by Julian Spivey
What do you say when the Greatest of All-Time passes away?
There’s really not words to put on paper that can perfectly articulate just what Muhammad Ali meant to sports, pop culture and the world.
Ali, three-time heavyweight boxing champion and Olympic gold medalist, died late June 3 at a hospital in the Phoenix area. He was 74.
He was a king in and out of the ring and changed the popular athlete forever. His brashness and poetic way with words not only helped to talk himself up, but showed the world what a black athlete could be – powerful, smart, articulate and uncontrollable. It was the beginning of a new world Ali was ushering in and many in this country didn’t like it. Hell, the American Government tried to get rid of him – reclassifying his draft status and attempting to induct him into the military, which he refused to do. He had no quarrel with the Viet Cong he said and didn’t feel the need to kill for a country that didn’t have the backs of his own race. Ali was convicted of draft evasion, stripped of his heavyweight title and barred from boxing for more than three years during his prime.
Ali stood for what he believed in, which as someone who isn’t old enough to have seen him fight live, means more to me than anything he could have done inside of the boxing ring. When his ban was lifted he came back with his greatest fights to regain the Heavyweight title against the likes of Joe Frazier and George Foreman – events that will live on in the annals of sports legend for the rest of time.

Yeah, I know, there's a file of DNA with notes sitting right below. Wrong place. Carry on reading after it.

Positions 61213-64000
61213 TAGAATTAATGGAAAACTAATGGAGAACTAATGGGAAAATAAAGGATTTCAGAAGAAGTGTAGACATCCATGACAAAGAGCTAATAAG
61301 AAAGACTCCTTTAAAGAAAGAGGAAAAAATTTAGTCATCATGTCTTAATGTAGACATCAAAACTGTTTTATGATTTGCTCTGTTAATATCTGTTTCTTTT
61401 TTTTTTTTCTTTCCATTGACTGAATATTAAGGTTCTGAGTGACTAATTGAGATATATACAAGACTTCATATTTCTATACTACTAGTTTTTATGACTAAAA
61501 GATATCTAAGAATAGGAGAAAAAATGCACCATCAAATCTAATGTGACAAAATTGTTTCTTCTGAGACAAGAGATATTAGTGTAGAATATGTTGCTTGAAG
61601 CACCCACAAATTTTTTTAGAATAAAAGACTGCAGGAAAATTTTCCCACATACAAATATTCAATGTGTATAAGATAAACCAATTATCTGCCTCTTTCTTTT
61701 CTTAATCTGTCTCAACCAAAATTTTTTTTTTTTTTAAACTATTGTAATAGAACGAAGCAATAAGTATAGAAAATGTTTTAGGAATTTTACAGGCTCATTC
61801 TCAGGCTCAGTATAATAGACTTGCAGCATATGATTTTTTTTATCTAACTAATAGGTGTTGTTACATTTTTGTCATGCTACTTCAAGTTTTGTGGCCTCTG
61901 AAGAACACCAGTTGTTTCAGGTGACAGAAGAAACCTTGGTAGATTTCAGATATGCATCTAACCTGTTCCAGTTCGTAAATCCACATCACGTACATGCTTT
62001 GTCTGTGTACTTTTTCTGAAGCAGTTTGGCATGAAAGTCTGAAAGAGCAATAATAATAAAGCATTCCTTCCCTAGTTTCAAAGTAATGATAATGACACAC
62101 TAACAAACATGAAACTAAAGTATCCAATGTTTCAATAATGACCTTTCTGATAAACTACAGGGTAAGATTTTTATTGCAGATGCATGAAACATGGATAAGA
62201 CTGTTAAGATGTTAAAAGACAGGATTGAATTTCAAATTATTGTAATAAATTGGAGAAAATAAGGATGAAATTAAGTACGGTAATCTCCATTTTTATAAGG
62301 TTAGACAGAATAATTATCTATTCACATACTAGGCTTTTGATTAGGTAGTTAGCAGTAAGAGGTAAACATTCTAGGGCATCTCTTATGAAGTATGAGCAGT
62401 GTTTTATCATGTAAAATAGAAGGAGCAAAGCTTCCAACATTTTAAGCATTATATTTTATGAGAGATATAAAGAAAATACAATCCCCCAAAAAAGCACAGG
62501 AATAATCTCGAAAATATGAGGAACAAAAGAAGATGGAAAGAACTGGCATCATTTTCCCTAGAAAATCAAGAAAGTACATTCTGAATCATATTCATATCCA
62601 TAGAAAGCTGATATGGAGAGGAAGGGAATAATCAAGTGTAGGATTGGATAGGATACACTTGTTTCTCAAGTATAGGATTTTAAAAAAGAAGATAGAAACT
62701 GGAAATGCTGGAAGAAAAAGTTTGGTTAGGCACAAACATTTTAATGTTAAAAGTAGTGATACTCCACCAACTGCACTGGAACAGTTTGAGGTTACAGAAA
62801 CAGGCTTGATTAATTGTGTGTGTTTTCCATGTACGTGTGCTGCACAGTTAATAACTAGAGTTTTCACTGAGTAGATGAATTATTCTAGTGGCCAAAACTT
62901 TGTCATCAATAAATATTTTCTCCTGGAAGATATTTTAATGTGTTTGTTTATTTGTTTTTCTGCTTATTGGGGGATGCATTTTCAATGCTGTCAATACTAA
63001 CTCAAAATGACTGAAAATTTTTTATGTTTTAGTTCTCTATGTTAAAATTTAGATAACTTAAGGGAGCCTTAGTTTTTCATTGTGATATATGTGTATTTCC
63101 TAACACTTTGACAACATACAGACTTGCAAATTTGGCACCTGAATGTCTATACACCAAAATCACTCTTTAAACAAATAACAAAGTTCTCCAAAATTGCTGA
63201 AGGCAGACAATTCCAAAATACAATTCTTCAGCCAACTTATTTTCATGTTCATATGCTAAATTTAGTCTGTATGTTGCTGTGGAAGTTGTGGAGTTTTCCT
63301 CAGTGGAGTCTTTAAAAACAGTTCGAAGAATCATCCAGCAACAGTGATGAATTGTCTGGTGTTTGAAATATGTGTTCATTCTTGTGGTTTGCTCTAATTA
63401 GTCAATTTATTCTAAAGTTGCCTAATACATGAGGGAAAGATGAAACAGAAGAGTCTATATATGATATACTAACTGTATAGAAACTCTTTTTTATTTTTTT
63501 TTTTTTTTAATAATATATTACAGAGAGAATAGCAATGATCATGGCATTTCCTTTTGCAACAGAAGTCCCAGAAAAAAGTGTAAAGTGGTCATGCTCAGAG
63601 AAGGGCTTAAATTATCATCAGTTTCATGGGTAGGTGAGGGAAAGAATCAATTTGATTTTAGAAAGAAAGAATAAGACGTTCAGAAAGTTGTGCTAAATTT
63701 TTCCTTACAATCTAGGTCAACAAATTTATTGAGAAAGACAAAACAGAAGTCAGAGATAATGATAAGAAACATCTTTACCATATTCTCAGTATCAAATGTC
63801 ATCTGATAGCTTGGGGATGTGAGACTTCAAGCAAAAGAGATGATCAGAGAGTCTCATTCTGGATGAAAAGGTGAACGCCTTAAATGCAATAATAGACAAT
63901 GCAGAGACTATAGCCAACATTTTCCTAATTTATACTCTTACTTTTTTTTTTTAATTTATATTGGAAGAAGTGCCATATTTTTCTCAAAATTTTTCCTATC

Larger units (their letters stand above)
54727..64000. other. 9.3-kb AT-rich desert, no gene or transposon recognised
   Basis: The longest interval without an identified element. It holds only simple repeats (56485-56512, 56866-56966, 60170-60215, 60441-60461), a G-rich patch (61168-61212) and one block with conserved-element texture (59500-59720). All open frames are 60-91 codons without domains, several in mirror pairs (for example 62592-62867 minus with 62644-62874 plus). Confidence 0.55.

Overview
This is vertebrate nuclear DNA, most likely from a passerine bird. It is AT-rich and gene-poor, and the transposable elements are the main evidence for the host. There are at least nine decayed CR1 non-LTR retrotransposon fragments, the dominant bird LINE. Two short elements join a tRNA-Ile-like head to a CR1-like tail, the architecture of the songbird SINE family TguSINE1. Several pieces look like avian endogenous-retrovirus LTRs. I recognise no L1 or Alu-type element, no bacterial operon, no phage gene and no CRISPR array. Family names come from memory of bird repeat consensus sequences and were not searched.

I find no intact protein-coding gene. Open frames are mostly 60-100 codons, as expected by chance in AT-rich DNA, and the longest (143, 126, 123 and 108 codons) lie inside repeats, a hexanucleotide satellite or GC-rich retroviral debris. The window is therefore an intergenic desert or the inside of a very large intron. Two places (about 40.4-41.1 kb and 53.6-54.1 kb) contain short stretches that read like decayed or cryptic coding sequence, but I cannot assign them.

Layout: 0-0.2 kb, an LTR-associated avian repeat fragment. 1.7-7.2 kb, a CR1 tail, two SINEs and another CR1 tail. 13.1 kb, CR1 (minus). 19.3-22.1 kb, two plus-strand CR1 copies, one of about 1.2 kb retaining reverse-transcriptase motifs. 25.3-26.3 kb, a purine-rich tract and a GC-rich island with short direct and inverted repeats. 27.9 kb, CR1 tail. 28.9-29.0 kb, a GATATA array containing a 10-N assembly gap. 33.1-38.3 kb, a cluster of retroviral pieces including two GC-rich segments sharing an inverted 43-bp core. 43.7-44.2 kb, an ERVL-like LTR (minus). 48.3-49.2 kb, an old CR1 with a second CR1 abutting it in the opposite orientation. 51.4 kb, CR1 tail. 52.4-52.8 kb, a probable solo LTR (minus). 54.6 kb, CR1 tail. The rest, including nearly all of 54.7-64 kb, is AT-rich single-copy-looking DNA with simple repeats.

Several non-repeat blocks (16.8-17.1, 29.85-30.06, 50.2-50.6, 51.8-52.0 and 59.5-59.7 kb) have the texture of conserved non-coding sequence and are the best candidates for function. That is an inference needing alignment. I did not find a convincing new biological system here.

Ali was long retired and already diagnosed with Parkinson’s disease by the time I was even born, so what I know from his fighting is what I’ve seen on YouTube and ESPN. I can’t speak to what it means to have seen Ali in his prime, but that doesn’t mean he’s not a heroic or legendary figure to me in the same way that another highly influential and barrier-breaking athlete like Jackie Robinson is to me. I have multiple posters/photos/artwork of Ali on my walls at home. I’m not even a boxing fan – not that the sport gives much to cheer about any more like it did in Ali’s days.
As a writer it was Ali’s way with words that really make him stand out for me in addition to him standing up for his beliefs, another thing I’ve always admired in a person. Ali’s IQ was only a 78, which is why he originally wasn’t classified to be drafted, but his poetic way with words shows he wasn’t exactly dumb. He once said, “I said I was the greatest, not the smartest.”
A lot of times today sports fans believe that athletes talk too much, especially about themselves. This all goes back to Ali, who was truly the first to do it, which is why he’s typically referred to as the first of the “modern athletes.” With language like “Float like a butterfly/sting like a bee/His hands can’t hit what his eyes can’t see,” “I’m young, I’m handsome, I’m fast, I can’t possibly be beat” and “If you even dream of beating me you’d better wake up and apologize” he not only stood out in his own time, but also in some ways became a precursor to the hip-hop generation.
Arrogance and brashness is a character that a lot of people to this very day cannot stand in an athlete, but some athletes do it with such grace and in such a fashion that you can’t help but to fall in love with them. Ali was this way and it is part of the reason why we’re OK with him referring to himself as “The Greatest.” He backed it up all the way.
The Champ is gone. There’s never gonna be another.